knocking them off one-by-one

I finally finished assembly of the walnut high chair, except for a footboard. Fitting the arms was a bit of trial & error; they have rectangular tenons where they enter the rear stiles, and a round mortise where the front stile fits. Because of the canted front stiles, this mortise was bored at an angle, and the mortises in the rear stiles are also angled. Some fun making this all work; but in the end I was reasonably satisfied. But no pictures of the process – it took long enough as it is.

final assembly

Then I carved an extra panel – to use for finish sampling. I applied linseed oil, turpentine and some beeswax. Being a child’s chair, the ability to wipe it clean is a concern. My kitchen table is carved, and has remnants of yogurt and oatmeal embedded in the carvings. I could clean them out if I had to, I guess – but where’s the time?

   finish sample

Next up is a joined chest that has lingered in the shop for a couple of years – I have been building it from odds & ends; many of the carvings were from public demos. Two were photographed for an article on carving that I did for Popular Woodworking sometime in the past few years.  Yesterday I started the assembly, in preparation for fitting the till. Here is the chest front, from the inside; with one side inserted, and the cuts for the till. Also you can see a carving-gone-bad, re-used as a muntin.

chest sub-assembly

I pinned the side frames to the front, and then test-fitted the rear section in place. This gives me a chance to scribe the till parts accurately. I’ll dig out some till stock next, cut & fit the till, and then finish pinning the chest. Afte that comes the floor, or bottom of the chest. but that’s getting ahead of things.

assembling the joined chest

7 thoughts on “knocking them off one-by-one

  1. Not so fast there Follansbee! With all the trials and tribulations you encountered with this funny Walnut stuff, you can’t simply dismiss the chair like that in half a blog post or less! I for one would be interested in your opinion on the wood now that you have completed the chair.

    I appreciate you can be quite rough with Oak (I’m not for one moment calling your work rough) when making furniture of this period, but Walnut demands a little more respect. What challenges did it present for you, how did you adapted to it, and would you consider working with it again?

  2. Fair enough Jack – the challenges I did discuss in the previous posts; and they stayed the same thru the project. I found the walnut fragile compared to oak. Yes, I would use it again, but I would like to try air-dried walnut versus this kiln-dried stuff. With some more practice, I’d like carving it, but I’d have to learn real carving to do so! the sample board I carved for the finish cracked in half when I struck the punch to put some final decoration in it – the board just was not flat enough on the back, had a litte wiggle room & SNAP. I glued it back together so I could see what it will look like.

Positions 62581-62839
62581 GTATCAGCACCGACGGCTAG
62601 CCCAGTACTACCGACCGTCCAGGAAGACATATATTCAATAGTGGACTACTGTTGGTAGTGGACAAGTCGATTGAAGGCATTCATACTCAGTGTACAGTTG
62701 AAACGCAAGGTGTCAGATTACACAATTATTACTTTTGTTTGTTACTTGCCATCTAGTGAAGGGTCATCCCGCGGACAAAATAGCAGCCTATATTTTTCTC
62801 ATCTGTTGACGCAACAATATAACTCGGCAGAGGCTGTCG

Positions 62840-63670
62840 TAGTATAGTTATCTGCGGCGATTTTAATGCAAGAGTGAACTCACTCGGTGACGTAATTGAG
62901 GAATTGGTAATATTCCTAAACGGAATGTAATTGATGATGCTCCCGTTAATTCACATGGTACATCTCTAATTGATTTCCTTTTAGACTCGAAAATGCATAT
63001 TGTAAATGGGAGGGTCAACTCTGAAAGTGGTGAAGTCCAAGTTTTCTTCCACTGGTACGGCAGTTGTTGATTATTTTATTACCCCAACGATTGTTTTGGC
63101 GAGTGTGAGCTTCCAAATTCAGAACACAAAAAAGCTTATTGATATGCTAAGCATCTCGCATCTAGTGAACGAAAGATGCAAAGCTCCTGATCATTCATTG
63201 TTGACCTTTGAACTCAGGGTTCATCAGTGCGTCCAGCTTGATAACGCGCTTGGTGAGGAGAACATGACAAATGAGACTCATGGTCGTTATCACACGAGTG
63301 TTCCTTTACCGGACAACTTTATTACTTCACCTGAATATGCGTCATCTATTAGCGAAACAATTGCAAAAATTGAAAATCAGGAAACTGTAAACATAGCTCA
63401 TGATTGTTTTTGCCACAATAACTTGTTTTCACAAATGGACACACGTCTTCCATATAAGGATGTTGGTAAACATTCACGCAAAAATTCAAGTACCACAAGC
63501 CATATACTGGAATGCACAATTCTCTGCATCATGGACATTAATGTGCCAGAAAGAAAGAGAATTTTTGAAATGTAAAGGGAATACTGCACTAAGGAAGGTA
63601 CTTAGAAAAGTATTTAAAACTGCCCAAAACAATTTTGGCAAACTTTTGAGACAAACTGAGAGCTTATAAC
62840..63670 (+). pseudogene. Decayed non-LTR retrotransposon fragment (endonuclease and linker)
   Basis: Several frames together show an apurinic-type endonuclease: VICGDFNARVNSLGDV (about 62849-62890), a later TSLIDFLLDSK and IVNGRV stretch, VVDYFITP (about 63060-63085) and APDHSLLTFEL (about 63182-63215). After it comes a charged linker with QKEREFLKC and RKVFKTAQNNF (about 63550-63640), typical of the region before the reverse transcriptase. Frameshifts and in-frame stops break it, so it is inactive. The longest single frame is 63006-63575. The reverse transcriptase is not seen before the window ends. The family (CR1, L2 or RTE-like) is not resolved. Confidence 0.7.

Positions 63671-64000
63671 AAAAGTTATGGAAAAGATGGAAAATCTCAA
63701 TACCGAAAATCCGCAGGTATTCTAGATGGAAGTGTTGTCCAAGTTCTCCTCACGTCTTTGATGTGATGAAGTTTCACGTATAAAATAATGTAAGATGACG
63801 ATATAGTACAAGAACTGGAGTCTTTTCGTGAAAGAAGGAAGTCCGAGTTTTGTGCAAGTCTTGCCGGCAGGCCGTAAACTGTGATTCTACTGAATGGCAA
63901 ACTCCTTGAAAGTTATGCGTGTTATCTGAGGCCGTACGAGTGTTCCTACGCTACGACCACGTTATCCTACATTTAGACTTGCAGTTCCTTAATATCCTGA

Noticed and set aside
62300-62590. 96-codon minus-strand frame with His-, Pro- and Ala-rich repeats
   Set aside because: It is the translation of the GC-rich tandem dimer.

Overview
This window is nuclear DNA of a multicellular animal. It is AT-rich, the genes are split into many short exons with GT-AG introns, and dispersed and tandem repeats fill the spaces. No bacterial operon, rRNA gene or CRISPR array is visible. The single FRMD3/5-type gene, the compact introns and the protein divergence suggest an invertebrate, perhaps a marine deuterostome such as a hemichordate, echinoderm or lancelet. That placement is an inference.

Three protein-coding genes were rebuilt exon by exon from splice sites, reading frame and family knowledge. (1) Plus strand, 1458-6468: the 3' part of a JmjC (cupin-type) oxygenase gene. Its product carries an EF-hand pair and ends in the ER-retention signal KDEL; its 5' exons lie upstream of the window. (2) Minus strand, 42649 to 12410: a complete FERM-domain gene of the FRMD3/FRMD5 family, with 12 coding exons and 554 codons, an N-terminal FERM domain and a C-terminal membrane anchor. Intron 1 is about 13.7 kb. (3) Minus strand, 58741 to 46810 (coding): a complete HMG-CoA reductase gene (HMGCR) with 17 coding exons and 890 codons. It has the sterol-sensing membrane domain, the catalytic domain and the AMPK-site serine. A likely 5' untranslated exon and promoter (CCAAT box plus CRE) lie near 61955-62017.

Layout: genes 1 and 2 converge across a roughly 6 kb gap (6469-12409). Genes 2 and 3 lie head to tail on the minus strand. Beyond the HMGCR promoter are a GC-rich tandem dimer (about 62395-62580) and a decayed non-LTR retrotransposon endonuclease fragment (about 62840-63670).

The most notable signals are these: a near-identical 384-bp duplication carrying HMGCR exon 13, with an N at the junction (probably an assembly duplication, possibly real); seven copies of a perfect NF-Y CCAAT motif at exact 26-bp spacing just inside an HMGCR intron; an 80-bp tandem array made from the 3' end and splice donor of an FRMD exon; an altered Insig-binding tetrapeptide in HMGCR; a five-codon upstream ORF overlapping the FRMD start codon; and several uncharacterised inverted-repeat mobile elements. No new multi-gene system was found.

My favorite action with it was the turning. Burnishes like nobody’s business. takes detail nicely. I had one or two sections that were quartered surfaces, and naturally those were pretty nice.

    yes, I’d consider working with it again, especially if someone pays me to! I know it’s a premier wood for others, but I am glad to be back to oak. I know how it behaves.

  3. Great work on the chair. I want you to know that I always look forward to and enjoy your posts. Birds and furniture.

    Can I ask some questions about the finish? Is linseed oil a period finish? Are you using raw oil thinned with turpentine, or boiled oil thinned or not thinned? Will the finish that you use dry? Sorry for all the questions but this period finishing stuff seems such a mystery. Any insight you can offer will be much appreciated

    • Jeff
      glad you like the blog. Re: finish. I use either boiled linseed oil thinned w turprentine, or for small stuff flax oil from the health-food store. Inbetween is the refined linseed oil sold with artist’s paints; that’s a nice oil too. Yes, these will dry, eventually. I try to wipe down each coat as thoroughly as possible. Watch the rags/cloths you use – follow all precautions about disposal of them. I spread them outside, soak them in water, and then drape them to let them dry before chucking them. NEVER BALL THEM UP – THEY WILL COMBUST. Another great way to get rid of them is to burn them, if you can.

      we know little about 17th-century finishes, especially clear ones, if they were in fact used . The only studies I know of focus on painted finishes, and those studies are really in their infancy.

  4. Looks like it was a bear. Maybe Juglans regia has tighter, kinkier grain and can take the pounding better. Hard to ge somewhat moist walnut unless you got it from a log, I guess. The angles on this chair were horrendous.

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